RFID for Orthopedic Implant Management Offers Standardized Solution

By Claire Swedberg

Johnson & Johnson Supply Chain has boosted inventory visibility and efficiency for orthopedic loaner sets, ensuring implants are securely delivered to hospitals when needed and driving down costs for healthcare providers.

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Johnson & Johnson Supply Chain (JJSC) has built a real-time data-capture solution across its supply chain for orthopedic surgical loaner sets in Japan, using passive UHF RFID technology. JJSC, which has been selected as a finalist for the 2020 RFID Journal Awards, conducted a pilot of the system it has now implemented, and found that it has provided an 80 percent reduction in labor time (in comparison to manual barcode and visual scanning), while exception handling is now 70 percent faster. The company opted to build the solution using GS1-standard, serialized RFID tags that were read on first pass with 99.96 percent accuracy.

The technology solution that JJSC piloted has accomplished more than just a reduction of labor, says Blair Korman, JJSC’s senior project manager, who leads compliance efforts and an RFID initiative to standardize tagging operations. It proves that a standards-based approach can be used across our supply chain, Korman explains, as well as across other businesses in the healthcare industry, including with the company’s customers and suppliers.

Blair Korman

The result is a standardized rollout of RFID solutions for healthcare products and pharmaceuticals. The pilot and subsequent deployment have taken place at four sites in JJSC Global Orthopedics distribution centers in Japan, and the firm is now gaining support from other companies in the Japanese medical device industry to pilot or deploy similar solutions.

JJSC includes three Johnson & Johnson supply chains: consumer health, medical devices and pharmaceuticals. By the time it launched the pilot, the firm had already completed numerous RFID projects in the past years using the technology to manage inventory in certain supply chains. When JJSC received a request from a hospital for RFID-tagged orthopedic loaner sets, Korman says, “We launched this latest pilot at our Japanese distribution centers. But we did so by leveraging the GS1 EPC UHF Gen 2 air-interface protocol, keeping an eye on the long-term future.”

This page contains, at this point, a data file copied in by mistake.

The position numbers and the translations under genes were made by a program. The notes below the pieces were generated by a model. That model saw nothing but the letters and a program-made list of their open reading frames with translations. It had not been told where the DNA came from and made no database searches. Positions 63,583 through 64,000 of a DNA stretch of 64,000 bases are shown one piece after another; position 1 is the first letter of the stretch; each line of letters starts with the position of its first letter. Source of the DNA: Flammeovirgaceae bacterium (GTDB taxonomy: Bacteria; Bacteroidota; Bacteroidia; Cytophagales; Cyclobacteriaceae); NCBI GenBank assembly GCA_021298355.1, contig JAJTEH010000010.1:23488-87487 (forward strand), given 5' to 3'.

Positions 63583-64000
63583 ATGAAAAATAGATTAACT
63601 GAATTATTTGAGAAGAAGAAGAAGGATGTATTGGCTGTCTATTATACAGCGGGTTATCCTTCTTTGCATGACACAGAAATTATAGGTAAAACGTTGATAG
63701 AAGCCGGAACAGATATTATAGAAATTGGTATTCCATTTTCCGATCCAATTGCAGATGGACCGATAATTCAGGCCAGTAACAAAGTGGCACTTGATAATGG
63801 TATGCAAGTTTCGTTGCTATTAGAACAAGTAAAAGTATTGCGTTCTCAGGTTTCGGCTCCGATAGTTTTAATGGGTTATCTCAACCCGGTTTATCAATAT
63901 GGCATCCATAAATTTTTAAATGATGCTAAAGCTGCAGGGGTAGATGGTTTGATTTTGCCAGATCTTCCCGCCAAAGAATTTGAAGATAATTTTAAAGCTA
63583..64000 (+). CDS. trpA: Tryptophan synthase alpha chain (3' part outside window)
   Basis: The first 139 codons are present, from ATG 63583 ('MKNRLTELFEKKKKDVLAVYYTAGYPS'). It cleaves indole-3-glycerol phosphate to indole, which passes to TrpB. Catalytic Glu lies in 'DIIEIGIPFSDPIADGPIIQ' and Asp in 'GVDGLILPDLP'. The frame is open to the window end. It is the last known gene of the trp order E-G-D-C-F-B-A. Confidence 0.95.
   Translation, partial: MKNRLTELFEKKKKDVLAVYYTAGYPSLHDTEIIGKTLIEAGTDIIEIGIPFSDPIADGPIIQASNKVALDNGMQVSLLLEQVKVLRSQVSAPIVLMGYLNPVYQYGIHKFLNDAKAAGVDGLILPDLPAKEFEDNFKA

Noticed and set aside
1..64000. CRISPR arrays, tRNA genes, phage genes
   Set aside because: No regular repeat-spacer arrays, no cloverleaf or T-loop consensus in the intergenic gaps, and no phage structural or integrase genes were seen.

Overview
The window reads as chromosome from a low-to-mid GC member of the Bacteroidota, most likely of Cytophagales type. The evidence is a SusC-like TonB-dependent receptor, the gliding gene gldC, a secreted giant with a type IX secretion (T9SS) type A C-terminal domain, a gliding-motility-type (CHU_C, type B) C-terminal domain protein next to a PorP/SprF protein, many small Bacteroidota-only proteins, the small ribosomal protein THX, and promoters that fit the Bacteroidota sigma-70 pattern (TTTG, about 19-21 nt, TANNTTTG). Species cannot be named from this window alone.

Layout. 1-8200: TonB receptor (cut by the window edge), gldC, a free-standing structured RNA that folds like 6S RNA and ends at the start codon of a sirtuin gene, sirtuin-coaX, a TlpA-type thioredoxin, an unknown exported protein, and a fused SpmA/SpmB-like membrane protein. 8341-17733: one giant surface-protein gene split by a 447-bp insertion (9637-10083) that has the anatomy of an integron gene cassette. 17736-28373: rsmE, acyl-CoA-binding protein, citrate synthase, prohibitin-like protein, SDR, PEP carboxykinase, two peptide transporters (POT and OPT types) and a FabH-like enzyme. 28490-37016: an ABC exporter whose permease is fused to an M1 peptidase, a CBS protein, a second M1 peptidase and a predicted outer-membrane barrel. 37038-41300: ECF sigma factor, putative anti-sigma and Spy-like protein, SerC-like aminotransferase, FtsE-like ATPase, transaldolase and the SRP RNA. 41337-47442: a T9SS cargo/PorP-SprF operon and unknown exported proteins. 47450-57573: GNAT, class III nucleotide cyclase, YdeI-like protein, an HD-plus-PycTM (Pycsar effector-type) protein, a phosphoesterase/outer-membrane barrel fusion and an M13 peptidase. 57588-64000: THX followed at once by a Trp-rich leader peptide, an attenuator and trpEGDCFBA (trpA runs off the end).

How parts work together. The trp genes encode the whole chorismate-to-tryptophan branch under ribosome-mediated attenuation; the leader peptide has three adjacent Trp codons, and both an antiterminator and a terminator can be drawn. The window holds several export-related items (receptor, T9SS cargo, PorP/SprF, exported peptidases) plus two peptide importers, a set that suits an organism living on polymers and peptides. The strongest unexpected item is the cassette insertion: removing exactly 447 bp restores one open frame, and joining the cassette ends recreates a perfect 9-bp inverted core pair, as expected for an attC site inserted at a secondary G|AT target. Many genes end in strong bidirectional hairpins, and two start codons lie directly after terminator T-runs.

By implementing GS1 standardization, Korman notes, the solution could provide benefits for the hospital customer requesting it, as well as for other members of the supply chain, with a potential solution that it could scale to multiple customers or to the industry as a whole. Basically, she says, “We created a technology framework to use in future RFID projects.”

Healthcare product supply chains are becoming increasingly complex, JJSC has found, and its goal for any RFID solution is to ensure that drugs and medical devices can be traced back to their original source, while reducing packing times and providing 100 percent inventory accuracy. By providing a unique ID number for each item, the system can confirm the authenticity of products for those who use them, thereby preventing counterfeit goods from entering the supply stream.

With regard to the pilot at its Japanese Global Orthopedics DCs, the company wanted to learn if RFID could properly track a loaner set, along with the hundreds of sterile packaged items inside it, as they were shipped to hospitals and then returned after a procedure if they were not used. Typically, when an orthopedic procedure is scheduled, surgeons cannot know exactly which parts they need until the operation is underway, so they employ a set containing hundreds of tools and implants that might be used during surgery, such as a knee replacement.